The Gold Glove awards, which were announced on Wednesday and Thursday, are voted on by managers and coaches from each league (they are not allowed to select players from their own teams).

The awards, which are mean to honor the best fielders at each position, actually fail at that central mission with an alarming frequency. Among the criticisms of the awards are that they favor hitters and more popular players, all the outfield recipients are allowed to be centerfielders, and that the most deserving defenders are not selected often enough.

In an excerpt from The Fielding Bible, John Dewan of Baseball Info Solutions talks about their formula for discovering the game's true defensive stars and reveals who those stars actually are. (For more unique statistical analysis, visit www.actasports.com to purchase the 2009 Bill James Handbook.)

We asked our panel of ten experts to rank 10 players at each position from one to ten. We then use the same voting technique as the Major League Baseball MVP voting. A first place vote gets 10 points, second place 9 points, third place 8 points, etc. Total up the points for each player and the player with the most points wins the award. A perfect score is 100. One important distinction that differentiates our award from most other baseball awards, including the Gold Gloves, is that we only have one winner for all of Major League Baseball, instead of separate winners for each league. Our intention is to stand up and say "This is the best fielder at this position in the major leagues last season."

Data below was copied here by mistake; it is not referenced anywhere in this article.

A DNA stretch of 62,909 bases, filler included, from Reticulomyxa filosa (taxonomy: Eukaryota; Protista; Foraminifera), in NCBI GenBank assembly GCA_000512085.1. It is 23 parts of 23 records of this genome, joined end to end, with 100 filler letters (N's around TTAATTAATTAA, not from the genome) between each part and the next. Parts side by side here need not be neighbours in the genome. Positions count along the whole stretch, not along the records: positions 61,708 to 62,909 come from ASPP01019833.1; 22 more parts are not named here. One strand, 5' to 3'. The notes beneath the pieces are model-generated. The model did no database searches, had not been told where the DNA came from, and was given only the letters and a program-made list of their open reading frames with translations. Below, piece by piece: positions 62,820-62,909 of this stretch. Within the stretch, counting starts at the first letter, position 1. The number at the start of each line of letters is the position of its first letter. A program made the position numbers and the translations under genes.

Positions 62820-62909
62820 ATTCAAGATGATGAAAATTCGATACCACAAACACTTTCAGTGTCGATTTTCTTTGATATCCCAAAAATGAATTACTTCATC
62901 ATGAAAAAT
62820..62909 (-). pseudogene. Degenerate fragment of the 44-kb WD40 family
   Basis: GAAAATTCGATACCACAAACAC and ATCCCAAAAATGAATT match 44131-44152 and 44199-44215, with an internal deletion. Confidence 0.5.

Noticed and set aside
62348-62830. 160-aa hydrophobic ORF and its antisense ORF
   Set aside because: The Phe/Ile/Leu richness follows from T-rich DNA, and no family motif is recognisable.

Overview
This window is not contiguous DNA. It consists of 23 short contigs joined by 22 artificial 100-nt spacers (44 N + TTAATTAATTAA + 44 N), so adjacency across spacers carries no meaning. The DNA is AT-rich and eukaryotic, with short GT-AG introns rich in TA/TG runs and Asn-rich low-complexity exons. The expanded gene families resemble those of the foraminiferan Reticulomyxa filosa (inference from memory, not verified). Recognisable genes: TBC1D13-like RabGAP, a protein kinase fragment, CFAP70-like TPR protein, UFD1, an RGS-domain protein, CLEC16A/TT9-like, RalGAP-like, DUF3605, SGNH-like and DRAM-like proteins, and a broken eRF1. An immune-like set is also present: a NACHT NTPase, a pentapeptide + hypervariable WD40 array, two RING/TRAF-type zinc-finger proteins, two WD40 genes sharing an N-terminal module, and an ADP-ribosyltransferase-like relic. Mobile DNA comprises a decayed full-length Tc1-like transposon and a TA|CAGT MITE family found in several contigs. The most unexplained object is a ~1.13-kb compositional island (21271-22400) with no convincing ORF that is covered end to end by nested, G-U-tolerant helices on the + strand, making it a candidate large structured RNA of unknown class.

Catcher: Yadier Molina, St. Louis Cardinals

First Base: Albert Pujols, Cardinals

Second Base: Brandon Phillips, Cincinnati Reds

Shorstop: Jimmy Rollins, Philadelphia Phillies

Third Base: Adrian Beltre, Seattle Mariners

Leftfield: Carl Crawford, Tampa Bay Rays

Centerfield: Carlos Beltran, New York Mets

Rightfield: Franklin Gutierrez, Cleveland Indians

Think of the MVP Award, the Cy Young Award, the Silver Slugger Award, Relief Man of the Year Award, etc. The key difference between these awards and the Gold Glove awards, is that statistics are much more strongly considered in the former group. Gold Glove voters historically have not relied much on fielding statistics, and with good reason: there haven't been many new reliable statistics in fielding for over 100 years. Until now (I hope). There are several new systems out there, and the Plus/Minus System from my book, The Fielding Bible, seems to be working pretty well. Video Scouts at Baseball Info Solutions chart each and every batted ball, including batted ball speed, type and direction. Using that information, the Plus/Minus System determines how well each fielder handles batted balls within each category compared to other fielders. A plus five (+5) in the system, for example, says this particular fielder successfully handled five more balls than the average fielder at his position. (NOTE: Catchers are not given a plus/minus rating by BIS because they rarely "field" balls hit to them.)

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